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Green spaces shape bird characteristics in urban areas

A new study has revealed that urban green space configurations significantly influence the characteristics of bird populations in European cities. 

The research was conducted by an international research team, including experts from the University of Granada and the National Museum of Natural Sciences.

The study highlights an intriguing link between urban designs and avian diversity, and the broader implications for ecosystem enhancement and public health.

Studying urban birds

Urbanization, a defining feature of modern life, profoundly affects biodiversity, particularly avian species. 

Researchers from Finland, Poland, Germany, the Netherlands, and the Czech Republic meticulously analyzed bird communities across nine European cities, including Madrid, Granada, Toledo, and Prague. 

The study was focused on the distribution of 115 bird species in spring and 72 in winter. 

Urban development models

The research team explored two prevalent urban development models: land-sparing and land-sharing. 

Land-sharing is characterized by smaller green spaces, like private gardens and street vegetation, interspersed among single-family homes, and by low population density. 

By contrast, land-sparing involves larger green spaces, such as extensive parks, distinctly separated from densely populated high-rise areas.

Urban bird characteristics 

“For each species identified in the European cities that were studied, we have quantified characteristics such as their degree of feeding specialization, the type of nests they build, the effort they invest in breeding, and their longevity. This has allowed us to assess whether urban design favours species with certain types of traits,” explained study co-author Mario Díaz.

“In previous studies, we had already found that the presence of different bird communities was determined by land-sharing and land-sparing types of urban development,” said study lead author Juan Diego Ibáñez Álamo. “This research has also allowed us to identify the characteristics that allow them to settle in one type of urban area or another.”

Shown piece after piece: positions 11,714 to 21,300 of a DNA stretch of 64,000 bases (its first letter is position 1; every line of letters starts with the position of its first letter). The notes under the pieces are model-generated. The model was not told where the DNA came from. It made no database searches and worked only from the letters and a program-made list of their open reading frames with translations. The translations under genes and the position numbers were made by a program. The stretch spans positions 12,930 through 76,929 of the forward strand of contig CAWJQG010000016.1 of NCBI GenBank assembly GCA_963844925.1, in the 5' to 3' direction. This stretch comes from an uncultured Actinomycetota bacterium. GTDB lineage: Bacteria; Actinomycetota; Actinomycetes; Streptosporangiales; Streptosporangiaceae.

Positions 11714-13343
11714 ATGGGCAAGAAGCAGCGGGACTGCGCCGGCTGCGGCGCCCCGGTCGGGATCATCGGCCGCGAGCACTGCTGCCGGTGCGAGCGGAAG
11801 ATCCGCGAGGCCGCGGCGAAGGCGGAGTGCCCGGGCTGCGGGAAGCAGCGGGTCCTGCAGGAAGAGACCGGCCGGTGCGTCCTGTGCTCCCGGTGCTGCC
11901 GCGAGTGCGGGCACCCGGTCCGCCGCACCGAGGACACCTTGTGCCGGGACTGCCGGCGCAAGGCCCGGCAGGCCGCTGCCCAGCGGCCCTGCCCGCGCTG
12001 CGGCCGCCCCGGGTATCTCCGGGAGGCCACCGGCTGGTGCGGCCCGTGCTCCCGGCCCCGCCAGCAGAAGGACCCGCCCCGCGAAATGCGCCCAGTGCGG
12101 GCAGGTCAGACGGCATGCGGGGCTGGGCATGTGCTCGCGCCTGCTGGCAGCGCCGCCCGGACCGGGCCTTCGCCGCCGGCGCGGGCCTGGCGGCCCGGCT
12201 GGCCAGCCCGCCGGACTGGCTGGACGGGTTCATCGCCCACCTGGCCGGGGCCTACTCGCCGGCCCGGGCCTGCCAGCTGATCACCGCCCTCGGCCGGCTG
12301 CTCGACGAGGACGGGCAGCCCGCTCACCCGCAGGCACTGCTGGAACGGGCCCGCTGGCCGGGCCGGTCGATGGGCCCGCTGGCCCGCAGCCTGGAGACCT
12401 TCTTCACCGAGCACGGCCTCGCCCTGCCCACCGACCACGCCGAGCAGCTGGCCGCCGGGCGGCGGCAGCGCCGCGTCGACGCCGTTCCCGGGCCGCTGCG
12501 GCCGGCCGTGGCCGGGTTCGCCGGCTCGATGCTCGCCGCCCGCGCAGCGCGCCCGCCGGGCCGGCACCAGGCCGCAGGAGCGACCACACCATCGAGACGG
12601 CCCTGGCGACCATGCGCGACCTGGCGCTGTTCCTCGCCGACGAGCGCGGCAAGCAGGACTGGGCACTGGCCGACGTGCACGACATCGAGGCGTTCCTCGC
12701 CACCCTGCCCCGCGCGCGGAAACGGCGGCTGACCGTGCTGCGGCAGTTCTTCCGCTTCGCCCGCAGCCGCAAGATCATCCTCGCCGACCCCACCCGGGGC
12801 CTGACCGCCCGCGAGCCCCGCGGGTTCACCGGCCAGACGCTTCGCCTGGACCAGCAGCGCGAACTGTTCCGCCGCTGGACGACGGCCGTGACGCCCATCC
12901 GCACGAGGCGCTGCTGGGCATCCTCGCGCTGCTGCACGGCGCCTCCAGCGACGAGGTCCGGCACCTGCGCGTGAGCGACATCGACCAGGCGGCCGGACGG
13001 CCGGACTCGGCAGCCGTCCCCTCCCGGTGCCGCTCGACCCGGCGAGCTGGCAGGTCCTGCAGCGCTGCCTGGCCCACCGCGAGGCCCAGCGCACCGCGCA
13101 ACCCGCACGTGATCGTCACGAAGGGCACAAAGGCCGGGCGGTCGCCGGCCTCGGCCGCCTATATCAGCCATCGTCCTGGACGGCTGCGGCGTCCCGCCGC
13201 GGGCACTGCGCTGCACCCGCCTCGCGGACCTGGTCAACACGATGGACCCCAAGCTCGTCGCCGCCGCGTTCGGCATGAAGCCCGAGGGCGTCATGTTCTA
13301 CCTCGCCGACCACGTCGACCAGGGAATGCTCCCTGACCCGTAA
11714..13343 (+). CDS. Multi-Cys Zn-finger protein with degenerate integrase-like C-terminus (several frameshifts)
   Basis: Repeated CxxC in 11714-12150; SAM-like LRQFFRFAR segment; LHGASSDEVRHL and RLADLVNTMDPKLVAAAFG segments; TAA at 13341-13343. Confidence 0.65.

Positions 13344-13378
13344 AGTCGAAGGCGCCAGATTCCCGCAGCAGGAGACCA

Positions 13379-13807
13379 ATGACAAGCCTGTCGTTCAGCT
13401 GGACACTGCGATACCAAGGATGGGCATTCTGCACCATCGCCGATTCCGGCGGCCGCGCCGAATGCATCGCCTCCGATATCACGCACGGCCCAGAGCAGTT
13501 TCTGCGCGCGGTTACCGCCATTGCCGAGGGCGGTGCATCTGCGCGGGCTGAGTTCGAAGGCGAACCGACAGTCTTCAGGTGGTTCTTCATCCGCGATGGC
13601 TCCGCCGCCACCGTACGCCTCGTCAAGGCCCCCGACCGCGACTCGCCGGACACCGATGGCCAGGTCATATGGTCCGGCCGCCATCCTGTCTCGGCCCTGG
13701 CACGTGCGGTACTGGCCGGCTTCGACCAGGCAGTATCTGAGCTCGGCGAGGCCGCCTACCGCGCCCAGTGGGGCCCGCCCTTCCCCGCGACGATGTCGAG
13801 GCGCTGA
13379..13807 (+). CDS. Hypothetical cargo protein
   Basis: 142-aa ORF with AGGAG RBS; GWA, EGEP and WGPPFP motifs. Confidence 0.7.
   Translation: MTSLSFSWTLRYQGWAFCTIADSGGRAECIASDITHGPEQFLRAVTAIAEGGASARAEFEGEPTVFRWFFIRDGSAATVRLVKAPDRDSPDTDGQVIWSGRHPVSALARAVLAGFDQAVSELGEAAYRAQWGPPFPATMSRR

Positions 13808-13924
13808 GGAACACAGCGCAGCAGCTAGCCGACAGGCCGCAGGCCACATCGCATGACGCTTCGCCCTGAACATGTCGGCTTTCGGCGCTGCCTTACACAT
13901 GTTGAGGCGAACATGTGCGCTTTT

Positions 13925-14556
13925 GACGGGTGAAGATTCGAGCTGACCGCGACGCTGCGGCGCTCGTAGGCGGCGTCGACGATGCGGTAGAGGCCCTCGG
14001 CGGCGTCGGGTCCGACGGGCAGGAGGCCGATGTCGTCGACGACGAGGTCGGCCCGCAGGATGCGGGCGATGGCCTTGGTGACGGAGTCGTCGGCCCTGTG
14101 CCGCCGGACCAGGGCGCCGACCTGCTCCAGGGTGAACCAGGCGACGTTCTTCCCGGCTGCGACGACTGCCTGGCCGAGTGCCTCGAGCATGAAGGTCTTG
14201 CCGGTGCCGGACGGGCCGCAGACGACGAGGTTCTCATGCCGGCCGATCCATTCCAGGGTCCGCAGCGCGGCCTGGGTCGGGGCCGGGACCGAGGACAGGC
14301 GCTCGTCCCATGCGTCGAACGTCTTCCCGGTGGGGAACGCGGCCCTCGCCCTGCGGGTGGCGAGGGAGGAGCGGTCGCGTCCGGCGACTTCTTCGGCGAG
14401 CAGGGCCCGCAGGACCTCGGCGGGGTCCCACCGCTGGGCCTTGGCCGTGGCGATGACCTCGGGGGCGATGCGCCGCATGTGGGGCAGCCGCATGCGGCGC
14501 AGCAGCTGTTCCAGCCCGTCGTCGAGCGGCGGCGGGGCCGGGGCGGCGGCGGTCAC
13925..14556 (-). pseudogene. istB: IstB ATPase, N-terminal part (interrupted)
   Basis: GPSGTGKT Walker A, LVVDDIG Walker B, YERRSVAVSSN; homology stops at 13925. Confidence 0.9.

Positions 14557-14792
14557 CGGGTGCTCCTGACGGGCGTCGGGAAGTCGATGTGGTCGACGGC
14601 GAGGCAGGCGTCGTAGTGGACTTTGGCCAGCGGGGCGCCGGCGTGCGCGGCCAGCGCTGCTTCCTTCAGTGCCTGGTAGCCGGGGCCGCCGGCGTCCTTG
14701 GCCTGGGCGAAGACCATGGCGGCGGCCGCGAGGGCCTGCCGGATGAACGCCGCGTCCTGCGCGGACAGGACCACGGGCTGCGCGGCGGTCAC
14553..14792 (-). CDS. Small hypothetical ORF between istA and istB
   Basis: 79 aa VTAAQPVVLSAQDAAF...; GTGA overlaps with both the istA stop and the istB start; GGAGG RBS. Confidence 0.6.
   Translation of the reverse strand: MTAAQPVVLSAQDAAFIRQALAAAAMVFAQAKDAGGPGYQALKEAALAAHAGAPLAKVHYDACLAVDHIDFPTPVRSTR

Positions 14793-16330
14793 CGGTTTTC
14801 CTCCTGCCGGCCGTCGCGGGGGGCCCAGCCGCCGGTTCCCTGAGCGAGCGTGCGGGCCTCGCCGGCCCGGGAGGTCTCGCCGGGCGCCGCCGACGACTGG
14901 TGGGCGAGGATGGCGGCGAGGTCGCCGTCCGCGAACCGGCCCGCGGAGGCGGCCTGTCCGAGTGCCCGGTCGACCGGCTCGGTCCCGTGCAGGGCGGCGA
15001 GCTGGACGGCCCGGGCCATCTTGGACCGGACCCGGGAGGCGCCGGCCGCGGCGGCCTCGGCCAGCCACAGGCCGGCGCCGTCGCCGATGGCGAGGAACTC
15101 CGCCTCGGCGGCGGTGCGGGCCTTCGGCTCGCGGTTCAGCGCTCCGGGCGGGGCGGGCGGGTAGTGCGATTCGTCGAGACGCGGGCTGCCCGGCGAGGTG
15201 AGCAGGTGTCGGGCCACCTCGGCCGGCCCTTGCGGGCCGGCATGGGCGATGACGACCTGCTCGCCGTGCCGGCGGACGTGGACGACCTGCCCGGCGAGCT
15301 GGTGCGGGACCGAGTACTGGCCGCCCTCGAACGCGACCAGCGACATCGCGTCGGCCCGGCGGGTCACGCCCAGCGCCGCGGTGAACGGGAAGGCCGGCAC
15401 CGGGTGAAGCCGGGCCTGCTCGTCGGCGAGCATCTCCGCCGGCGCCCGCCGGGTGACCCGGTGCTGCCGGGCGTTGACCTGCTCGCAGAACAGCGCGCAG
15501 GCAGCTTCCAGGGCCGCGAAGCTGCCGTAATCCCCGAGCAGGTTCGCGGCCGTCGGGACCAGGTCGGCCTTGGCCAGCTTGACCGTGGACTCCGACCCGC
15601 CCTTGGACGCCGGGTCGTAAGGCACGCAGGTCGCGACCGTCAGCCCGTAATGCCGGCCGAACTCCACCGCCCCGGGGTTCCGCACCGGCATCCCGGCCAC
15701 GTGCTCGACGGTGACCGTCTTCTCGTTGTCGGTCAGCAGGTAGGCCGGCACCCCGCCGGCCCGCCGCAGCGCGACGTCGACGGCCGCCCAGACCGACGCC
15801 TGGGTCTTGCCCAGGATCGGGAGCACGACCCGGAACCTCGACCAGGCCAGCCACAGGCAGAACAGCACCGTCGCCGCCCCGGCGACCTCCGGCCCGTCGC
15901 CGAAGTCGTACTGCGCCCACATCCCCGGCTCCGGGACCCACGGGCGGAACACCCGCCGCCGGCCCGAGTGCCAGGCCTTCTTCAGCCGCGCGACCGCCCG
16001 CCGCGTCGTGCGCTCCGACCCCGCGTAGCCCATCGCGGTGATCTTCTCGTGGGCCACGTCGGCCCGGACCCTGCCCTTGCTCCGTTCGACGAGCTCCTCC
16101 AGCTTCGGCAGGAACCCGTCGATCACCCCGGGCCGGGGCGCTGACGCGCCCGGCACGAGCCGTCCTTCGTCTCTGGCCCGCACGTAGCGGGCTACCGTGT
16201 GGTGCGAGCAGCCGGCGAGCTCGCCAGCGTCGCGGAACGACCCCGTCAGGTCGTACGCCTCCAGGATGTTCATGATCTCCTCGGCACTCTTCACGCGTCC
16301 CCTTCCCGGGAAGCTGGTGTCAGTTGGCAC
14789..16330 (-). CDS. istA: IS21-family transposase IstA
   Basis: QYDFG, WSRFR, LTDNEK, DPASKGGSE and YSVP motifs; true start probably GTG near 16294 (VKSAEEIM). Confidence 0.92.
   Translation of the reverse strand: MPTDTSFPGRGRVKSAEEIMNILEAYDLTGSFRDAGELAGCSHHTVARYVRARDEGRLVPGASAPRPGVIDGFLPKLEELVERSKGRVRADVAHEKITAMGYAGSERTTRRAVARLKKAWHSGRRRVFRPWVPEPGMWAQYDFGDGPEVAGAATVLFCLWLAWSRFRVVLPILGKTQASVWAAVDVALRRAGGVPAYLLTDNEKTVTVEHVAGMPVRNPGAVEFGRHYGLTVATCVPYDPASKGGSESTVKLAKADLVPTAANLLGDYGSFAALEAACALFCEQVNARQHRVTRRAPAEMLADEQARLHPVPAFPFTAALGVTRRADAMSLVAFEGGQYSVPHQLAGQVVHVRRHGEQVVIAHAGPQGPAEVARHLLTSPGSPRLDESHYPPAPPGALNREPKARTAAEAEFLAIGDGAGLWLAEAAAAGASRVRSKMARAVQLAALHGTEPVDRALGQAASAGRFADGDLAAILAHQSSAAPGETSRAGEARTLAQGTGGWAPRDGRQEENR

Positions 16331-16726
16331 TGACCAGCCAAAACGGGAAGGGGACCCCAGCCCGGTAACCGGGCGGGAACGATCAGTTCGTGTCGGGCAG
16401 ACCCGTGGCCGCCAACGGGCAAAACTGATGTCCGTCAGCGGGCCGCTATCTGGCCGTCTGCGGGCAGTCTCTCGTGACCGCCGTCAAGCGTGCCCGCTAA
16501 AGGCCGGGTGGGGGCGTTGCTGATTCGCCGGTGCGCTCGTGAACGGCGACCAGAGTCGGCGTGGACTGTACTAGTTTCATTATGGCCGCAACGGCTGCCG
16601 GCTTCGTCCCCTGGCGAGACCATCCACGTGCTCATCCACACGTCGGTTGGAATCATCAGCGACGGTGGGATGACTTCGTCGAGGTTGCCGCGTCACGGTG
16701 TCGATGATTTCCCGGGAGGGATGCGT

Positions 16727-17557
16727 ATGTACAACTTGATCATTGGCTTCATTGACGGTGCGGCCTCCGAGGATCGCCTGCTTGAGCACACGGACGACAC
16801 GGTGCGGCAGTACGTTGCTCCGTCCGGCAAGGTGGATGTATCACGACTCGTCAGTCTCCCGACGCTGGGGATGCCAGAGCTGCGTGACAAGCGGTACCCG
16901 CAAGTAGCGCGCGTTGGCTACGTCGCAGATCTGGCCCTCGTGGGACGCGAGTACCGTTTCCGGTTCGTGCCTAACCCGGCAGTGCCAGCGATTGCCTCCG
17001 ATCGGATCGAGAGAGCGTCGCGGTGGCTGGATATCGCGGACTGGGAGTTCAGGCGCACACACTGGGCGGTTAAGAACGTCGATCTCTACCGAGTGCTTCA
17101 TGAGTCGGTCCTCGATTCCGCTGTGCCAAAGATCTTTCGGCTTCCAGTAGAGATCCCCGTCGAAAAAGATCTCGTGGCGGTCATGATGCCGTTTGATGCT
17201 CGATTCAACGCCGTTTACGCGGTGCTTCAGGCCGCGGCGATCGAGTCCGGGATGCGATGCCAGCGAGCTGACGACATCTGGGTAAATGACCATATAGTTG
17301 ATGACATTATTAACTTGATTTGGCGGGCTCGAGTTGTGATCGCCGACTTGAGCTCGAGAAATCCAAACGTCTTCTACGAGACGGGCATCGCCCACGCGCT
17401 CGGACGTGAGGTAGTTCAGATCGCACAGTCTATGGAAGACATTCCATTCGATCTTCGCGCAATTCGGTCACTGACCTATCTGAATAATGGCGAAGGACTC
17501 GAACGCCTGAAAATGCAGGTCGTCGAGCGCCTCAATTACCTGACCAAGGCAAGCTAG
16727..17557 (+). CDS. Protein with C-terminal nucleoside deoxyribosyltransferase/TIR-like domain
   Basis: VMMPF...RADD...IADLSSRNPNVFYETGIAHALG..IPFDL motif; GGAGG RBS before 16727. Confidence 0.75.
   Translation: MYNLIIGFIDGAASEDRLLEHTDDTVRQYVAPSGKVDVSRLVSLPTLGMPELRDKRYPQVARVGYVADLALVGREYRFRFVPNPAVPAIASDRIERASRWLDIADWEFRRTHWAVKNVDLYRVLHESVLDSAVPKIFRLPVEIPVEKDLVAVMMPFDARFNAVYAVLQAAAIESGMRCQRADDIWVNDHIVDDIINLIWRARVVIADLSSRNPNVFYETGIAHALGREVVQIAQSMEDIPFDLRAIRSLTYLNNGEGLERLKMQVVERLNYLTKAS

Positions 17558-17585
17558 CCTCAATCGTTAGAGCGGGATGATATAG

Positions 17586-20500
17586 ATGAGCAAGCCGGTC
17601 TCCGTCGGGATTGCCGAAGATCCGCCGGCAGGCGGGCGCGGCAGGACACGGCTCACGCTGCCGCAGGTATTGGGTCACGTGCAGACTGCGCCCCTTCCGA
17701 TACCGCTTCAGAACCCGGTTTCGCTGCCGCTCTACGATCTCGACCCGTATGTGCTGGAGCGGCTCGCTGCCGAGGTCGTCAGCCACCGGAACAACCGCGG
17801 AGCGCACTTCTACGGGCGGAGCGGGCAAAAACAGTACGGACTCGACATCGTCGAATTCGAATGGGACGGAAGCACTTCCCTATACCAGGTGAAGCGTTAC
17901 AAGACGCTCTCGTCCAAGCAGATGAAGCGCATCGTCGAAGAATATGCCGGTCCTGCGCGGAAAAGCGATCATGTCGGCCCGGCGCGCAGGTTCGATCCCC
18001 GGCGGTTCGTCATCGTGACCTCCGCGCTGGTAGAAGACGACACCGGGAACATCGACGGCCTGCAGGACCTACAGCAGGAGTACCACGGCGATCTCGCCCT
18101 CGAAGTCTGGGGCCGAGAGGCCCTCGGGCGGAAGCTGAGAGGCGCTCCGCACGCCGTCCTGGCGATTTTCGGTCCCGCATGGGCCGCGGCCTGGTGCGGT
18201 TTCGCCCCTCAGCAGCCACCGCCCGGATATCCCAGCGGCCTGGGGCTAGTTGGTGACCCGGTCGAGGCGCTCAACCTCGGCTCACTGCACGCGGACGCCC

Key insights

Specifically, land-sparing areas are conducive to species like stonechats, chiffchaffs, and crested larks, which lay many eggs, use open nests, and have shorter life cycles. 

On the other hand, land-sharing areas attract species like great tits, kestrels, and gulls, known for their demanding breeding requirements and longer life spans.

“We found that birds living in land-sparing areas had a higher reproductive investment and a higher nesting specialization than birds living in land-sharing areas during the breeding season,” wrote the study authors.

“Typical birds from land-sparing urban areas during winter are fast-lived species. Our results indicate that urban development type could have an important role selecting animal traits and provides useful information on how to build more biodiversity-friendly cities.”

Study implications 

“The data we have obtained clearly shows the need to promote a mix of both types of urban development to allow for greater bird diversity. Greater urban biodiversity is not only beneficial for our immediate environment but also for our own health and well-being,” said Díaz.

The research serves as a crucial step toward creating urban landscapes where humans coexist harmoniously with nature.

The study is published in the journal Science of The Total Environment.


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